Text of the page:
The government decided that a large supply of banknotes had to be made available for the values of £1 and 10 shillings, making it easy for the public to make small transactions and to dissuade the hoarding of precious metal coins. However, The Bank of England was not able to prepare and print the required number of notes quickly enough, so the government took the unprecedented step of deciding to issue the notes itself.
These banknotes became known as the Treasury banknotes and were unlike anything the British public had ever seen. Until this point the lowest denomination banknote was £5, and in those days this was such a large sum that many people would never have seen or used a banknote before.
That means that these Treasury notes now stand out as the first widely circulated banknotes in England.
And what’s more, the Treasury notes featured a portrait of King George V. Nowadays we’re used to seeing Her Majesty on our banknotes, but the Treasury notes were the first British notes to feature a portrait of the monarch. In fact, Bank of England notes would not display an image of the monarch until 1960.
Treasury notes played a vital role in keeping the economy moving during the First World War and for the first time in England and Wales, paper money became normal currency used by ordinary people.
These notes were born out of Britain’s longest bank holiday and now stand as some of the most interesting banknotes in notaphily history!
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Today you have the opportunity to own a FINE SILVER reproduction of the 3rd issue Treasury Note. Act now to secure this perfect banknote commemorative.
I am sure we have all dreamt of stumbling across a dusty old stamp collection or long forgotten silver coin secretly worth a small fortune hiding somewhere in the house.
Unfortunately I am yet to stumble across my fortune in the attic, but this dream recently came true for a grandmother from Hull when she found a 1644 Oxford Crown in her late grandfather’s coin collection.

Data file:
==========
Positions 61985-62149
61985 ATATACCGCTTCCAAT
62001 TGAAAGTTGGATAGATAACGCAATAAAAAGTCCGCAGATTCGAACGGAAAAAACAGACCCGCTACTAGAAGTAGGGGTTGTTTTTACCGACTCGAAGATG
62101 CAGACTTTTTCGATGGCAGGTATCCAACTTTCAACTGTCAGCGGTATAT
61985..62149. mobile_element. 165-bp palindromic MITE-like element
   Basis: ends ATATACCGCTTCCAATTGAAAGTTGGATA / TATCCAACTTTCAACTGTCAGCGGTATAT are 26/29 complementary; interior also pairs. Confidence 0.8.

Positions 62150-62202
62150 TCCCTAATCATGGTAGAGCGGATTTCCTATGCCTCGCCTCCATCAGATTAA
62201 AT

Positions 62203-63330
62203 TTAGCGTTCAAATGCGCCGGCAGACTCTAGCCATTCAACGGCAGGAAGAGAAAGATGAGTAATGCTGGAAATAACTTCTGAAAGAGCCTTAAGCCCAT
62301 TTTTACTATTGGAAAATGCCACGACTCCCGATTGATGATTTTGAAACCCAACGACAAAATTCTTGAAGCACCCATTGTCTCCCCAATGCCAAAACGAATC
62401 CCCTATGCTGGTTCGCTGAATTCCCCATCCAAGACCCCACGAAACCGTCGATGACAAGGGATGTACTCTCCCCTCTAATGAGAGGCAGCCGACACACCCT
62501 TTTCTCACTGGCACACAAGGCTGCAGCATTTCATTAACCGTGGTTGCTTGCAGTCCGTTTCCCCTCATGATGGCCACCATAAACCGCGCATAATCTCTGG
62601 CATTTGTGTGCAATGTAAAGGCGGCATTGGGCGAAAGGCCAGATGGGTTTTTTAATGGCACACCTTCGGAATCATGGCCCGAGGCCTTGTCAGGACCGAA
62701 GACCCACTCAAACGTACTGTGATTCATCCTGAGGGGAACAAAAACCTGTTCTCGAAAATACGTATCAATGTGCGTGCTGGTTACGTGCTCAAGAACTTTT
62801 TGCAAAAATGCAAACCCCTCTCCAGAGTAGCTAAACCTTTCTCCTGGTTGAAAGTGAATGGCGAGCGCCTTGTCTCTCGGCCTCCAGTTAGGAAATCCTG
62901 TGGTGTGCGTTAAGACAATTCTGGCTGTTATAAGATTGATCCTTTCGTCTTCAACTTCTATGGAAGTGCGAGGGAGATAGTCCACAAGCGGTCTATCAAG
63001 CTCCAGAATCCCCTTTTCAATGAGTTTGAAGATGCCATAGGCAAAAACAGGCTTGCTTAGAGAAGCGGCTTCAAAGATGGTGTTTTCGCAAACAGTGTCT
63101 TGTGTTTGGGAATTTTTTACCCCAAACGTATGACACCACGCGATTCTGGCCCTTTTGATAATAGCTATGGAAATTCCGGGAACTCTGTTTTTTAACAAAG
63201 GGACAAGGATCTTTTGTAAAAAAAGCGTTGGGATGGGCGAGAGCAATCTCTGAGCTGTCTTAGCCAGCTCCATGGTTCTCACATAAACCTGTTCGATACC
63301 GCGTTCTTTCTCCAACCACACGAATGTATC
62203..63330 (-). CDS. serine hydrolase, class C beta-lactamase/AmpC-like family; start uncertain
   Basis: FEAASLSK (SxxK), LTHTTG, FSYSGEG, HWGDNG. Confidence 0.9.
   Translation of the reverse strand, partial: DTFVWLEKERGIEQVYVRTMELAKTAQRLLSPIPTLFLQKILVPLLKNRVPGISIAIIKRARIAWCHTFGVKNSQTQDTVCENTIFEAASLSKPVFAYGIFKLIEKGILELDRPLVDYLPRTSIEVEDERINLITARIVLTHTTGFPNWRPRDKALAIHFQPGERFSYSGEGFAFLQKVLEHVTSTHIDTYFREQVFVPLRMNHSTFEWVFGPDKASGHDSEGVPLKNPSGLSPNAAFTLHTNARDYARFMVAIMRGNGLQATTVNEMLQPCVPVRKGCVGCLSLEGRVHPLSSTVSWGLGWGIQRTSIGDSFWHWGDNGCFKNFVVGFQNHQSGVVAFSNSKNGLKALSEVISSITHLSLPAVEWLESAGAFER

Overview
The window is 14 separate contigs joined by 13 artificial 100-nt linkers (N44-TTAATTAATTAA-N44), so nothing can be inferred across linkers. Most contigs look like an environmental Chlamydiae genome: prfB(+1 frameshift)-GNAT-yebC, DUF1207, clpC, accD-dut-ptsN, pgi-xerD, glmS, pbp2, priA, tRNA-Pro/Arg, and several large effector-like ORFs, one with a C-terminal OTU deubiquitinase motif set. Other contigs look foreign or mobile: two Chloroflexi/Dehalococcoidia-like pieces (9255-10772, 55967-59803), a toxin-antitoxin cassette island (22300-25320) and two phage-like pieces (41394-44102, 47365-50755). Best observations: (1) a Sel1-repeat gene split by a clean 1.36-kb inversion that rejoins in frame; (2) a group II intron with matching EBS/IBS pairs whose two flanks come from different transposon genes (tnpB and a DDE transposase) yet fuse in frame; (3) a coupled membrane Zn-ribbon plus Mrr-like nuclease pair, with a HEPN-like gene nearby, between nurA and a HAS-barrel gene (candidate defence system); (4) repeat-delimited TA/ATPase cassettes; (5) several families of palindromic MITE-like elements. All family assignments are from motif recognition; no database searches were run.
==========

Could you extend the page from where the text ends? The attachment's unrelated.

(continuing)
While clearing out her attic she found a shoebox of coins she had inherited from her grandfather decades ago. She initially offered the collection to her children, who rejected what they saw as ‘worthless junk’.
She then considered binning her collection of relics, before making the decision to have the coins valued along with a number of other family heirlooms.
That’s when she discovered that amongst her collection was the incredibly rare 1644 Charles I Oxford Silver Crown. This coin was struck for just one year and is considered by many numismatic experts to be one of the most beautiful British coins ever produced.
Struck in 1644, this crown was minted while the country was in the midst of a Civil War. The coin features a portrait of King Charles I on horseback placed against a fantastic rendition of the City of Oxford which was his headquarters during the English Civil War.
It is no wonder that this coin is so highly valued. It is incredibly rare, the design is one of the most intricate ever struck on a British coin and it marks one of the most significant moments in our nation’s history – the English Civil War.
The historic coin is expected to reach in excess of £100,000 at auction and the owner plans to use the money to help her granddaughter, currently expecting her first child, to fund a house deposit.
I think it’s time for me to have another dig around in the attic!
If you’re interested…
For those not planning on bidding in the auction for this exceptionally rare coin, we have a limited stock of just 36 Silver-plated replicas available of the beautiful 1644 Oxford Crown. Click here to find out more >>>